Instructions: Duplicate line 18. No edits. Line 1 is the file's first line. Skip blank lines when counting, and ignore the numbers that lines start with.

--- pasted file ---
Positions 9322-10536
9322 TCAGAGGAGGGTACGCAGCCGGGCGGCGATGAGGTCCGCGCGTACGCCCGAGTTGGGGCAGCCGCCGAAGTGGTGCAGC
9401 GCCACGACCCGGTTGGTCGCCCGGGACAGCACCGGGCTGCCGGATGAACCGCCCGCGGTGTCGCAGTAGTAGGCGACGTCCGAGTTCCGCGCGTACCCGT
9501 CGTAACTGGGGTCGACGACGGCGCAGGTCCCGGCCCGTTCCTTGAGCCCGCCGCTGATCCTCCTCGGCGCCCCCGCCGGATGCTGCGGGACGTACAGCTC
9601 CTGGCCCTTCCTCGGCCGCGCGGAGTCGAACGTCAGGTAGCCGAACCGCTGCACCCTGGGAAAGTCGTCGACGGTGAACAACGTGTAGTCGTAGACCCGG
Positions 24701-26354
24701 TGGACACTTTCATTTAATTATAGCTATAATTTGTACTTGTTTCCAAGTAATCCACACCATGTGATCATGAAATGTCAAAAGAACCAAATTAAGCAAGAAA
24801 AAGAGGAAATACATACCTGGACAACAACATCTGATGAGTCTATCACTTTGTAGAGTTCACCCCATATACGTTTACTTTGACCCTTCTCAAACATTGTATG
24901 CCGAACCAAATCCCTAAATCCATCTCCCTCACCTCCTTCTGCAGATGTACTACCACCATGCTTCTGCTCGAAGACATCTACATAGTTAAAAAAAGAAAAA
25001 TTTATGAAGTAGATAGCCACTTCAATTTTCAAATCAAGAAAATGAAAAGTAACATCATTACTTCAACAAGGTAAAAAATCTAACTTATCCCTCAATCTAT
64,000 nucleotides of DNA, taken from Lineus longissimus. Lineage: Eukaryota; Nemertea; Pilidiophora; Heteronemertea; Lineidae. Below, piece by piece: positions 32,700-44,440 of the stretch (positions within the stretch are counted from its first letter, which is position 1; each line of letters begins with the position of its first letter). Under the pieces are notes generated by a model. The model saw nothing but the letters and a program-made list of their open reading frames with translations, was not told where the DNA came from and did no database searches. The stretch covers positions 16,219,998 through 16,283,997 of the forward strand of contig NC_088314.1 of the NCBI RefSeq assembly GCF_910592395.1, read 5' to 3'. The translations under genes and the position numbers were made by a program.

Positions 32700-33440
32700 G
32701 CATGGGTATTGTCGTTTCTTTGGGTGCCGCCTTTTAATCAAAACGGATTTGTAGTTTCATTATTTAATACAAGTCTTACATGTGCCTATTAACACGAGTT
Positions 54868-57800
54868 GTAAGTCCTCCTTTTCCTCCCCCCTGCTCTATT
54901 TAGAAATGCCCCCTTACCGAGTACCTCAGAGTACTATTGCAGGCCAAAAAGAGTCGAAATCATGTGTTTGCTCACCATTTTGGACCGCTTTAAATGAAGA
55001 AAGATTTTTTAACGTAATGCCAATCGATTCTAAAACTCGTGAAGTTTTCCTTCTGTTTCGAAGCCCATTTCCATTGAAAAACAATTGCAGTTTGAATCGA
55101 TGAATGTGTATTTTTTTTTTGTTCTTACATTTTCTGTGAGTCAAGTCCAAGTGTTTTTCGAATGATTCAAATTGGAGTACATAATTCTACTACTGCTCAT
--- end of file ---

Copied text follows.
55001 AAGATTTTTTAACGTAATGCCAATCGATTCTAAAACTCGTGAAGTTTTCCTTCTGTTTCGAAGCCCATTTCCATTGAAAAACAATTGCAGTTTGAATCGA